Shadowrun Returns Review

By , on October 15, 2013
Last modified 10 years, 9 months ago

Shadowrun Returns
Download on the AppStore
4 out of 5


  • An in-depth RPG presented in classic '90s-era style.
  • Combat is varied without being overly complicated.
  • Multiple characters offer different play styles.


  • Lacks the campaign modding ability of its PC counterpart.
  • Animations and character models are a little stiff.


Shadowrun Returns is a great PC RPG experience that translates well to the iPad. Hopefully it receives more campaigns in the future.

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For years now, the pen and paper game Shadowrun has delighted players with its mixture of magic, future-tech, and corporate espionage. The Kickstarter-funded Shadowrun Returns plays like a PC RPG from the late '90s. Cast as a titular Shadowrunner, you explore your surroundings, talk to the locals, take on quests, or just follow the clear story objectives.

When you get into a fight, the game turns into a less cinematic version of XCOM: Enemy Unknown. You can take cover, use ranged or melee weapons, and - because this is a world of magic - sling spells at enemies and allies.

Your character's abilities and proficiencies are dependant on class and race. There are four varieties of meta-human (Elf, Dwarf, Ork, and Troll), or just the regular human variety. Classes include Mage, Street Samurai, Shaman, Decker, Rigger, and Physical Adept. This choice provides plenty of variety in play-style. For example, a Street Samurai is your standard mercenary warrior class proficient in firearms. A Decker hacks into computers, while Adepts enhance their own physical abilities through magic.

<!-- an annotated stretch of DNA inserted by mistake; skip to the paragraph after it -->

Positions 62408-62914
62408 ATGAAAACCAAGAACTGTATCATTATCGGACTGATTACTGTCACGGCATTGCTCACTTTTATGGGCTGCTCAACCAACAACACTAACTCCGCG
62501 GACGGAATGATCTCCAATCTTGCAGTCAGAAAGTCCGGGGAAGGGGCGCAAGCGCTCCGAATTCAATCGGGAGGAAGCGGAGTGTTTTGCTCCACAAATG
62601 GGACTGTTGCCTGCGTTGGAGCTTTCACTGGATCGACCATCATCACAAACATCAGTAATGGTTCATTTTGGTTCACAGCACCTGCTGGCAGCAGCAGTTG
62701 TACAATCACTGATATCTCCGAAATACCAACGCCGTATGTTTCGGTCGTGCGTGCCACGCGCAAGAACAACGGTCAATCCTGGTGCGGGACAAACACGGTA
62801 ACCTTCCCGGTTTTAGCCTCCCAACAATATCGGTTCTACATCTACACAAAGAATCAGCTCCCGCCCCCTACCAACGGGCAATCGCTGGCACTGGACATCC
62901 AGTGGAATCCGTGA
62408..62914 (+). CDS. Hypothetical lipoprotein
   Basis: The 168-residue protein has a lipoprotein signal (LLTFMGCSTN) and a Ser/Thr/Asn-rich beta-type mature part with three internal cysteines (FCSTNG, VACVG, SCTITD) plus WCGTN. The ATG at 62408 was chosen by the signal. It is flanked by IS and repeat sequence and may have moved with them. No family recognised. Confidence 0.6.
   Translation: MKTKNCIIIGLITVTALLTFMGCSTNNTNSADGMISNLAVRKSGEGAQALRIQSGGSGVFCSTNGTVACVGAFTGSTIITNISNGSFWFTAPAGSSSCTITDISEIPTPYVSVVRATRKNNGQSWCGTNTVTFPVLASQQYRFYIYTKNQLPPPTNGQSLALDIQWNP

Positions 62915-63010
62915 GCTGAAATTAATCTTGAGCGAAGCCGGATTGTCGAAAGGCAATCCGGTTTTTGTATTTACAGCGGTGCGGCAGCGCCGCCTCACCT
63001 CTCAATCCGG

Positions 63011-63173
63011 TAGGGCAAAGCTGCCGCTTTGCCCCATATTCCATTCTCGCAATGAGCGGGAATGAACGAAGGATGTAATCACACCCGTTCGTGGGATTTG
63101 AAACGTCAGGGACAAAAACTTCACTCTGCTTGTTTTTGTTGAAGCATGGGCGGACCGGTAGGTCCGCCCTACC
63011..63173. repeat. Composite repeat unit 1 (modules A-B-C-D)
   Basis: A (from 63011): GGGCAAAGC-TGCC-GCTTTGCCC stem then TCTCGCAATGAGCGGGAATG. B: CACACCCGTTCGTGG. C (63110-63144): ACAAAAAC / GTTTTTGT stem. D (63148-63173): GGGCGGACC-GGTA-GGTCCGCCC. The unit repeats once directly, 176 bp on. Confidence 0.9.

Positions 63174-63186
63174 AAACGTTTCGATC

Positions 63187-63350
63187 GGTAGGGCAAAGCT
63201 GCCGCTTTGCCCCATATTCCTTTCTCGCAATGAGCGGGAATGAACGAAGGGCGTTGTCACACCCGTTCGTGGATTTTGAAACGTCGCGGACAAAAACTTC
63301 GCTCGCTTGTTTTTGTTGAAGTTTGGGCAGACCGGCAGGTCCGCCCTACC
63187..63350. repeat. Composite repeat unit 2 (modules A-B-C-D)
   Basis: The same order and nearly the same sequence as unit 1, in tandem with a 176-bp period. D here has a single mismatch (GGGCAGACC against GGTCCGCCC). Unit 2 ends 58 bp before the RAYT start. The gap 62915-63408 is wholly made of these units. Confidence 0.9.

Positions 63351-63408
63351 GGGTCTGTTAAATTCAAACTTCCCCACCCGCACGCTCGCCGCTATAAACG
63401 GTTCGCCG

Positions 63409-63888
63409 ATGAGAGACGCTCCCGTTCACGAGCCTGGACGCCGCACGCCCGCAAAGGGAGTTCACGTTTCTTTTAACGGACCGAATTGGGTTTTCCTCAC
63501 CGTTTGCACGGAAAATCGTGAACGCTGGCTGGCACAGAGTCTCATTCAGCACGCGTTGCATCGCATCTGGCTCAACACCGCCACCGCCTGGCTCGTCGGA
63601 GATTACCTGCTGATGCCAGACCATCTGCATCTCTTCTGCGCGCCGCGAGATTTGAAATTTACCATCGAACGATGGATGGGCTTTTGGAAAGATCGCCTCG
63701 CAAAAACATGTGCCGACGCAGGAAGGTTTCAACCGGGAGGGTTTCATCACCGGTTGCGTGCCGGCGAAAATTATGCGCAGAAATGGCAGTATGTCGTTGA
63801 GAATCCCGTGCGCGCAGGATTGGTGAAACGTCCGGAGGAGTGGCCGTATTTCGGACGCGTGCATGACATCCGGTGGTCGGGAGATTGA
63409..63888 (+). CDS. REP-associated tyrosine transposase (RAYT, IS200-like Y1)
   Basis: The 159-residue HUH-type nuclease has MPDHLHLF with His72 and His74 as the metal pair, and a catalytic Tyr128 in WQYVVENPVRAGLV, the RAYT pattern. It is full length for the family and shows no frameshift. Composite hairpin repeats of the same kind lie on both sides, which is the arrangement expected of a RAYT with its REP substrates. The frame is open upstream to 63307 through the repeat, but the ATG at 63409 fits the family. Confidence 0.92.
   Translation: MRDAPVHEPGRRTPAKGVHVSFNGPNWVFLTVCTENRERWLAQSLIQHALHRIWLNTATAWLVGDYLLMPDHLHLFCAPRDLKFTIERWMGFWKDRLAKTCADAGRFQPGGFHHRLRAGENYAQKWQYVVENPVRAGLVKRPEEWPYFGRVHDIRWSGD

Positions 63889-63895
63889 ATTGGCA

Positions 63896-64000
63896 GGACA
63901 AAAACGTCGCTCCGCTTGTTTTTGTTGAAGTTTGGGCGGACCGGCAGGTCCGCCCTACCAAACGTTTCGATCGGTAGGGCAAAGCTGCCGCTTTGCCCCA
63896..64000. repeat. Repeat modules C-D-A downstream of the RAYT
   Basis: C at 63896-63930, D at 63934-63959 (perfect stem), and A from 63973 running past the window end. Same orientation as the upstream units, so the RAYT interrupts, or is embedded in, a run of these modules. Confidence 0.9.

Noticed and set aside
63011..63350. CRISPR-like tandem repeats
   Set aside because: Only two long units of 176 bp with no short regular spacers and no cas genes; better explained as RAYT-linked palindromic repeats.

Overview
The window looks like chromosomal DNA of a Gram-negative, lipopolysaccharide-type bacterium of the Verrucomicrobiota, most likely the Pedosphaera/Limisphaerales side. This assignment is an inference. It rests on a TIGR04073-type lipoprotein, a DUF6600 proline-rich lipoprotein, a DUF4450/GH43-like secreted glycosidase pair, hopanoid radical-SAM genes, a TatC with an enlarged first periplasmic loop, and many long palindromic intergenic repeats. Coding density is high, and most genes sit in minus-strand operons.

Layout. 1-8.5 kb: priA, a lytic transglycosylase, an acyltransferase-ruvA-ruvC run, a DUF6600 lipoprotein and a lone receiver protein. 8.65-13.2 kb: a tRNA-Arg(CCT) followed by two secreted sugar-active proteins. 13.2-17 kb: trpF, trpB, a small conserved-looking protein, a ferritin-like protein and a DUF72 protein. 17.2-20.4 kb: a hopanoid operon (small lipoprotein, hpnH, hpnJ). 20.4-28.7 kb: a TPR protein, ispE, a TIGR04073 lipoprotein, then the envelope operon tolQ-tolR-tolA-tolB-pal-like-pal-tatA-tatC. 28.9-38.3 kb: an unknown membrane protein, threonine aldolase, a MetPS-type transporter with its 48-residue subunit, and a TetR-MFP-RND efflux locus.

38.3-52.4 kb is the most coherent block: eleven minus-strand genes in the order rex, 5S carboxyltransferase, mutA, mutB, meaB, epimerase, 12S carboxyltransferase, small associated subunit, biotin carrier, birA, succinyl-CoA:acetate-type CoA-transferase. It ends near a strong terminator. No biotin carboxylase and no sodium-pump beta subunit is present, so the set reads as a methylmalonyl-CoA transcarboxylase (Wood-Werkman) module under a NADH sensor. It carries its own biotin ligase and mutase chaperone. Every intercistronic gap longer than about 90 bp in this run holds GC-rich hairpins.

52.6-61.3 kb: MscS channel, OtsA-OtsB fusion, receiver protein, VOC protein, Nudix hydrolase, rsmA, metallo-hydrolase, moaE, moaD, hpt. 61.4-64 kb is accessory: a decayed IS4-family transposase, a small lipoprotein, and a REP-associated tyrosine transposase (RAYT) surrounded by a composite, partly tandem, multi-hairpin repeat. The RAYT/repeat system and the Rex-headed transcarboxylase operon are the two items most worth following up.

Selection and movement are both controlled via taps and swipes. There were times when our taps weren't recognised on a hotspot. You could also argue that dragging your finger along the screen to explore the world isn't as intuitive as a mouse. But these are minor criticisms that don't impact gameplay that drastically.

The world is presented in a vivid and intriguing way mostly through the descriptive text and dialogue. It's not that the visuals don't do their job, but a lot of the character found in Shadowrun Returns lies in the speech patterns of its inhabitants. And with no voice acting, those who dislike reading should probably look elsewhere.

While initially daunting due to its complex character skill sheets and lack of decent content tutorial, Shadowrun Returns sticks to a consistent pace that should keep players engaged right up until the end credits. It's a great world to spend some time in, and as it has all the trappings of a classic PC RPG with very few of the faults. It's not the longest RPG around, but it should keep you busy for at least ten to twelve hours. The lack of modding hurts its longevity, but hopefully the developers support it with new campaign updates in the future. In the meantime, the shadows await.


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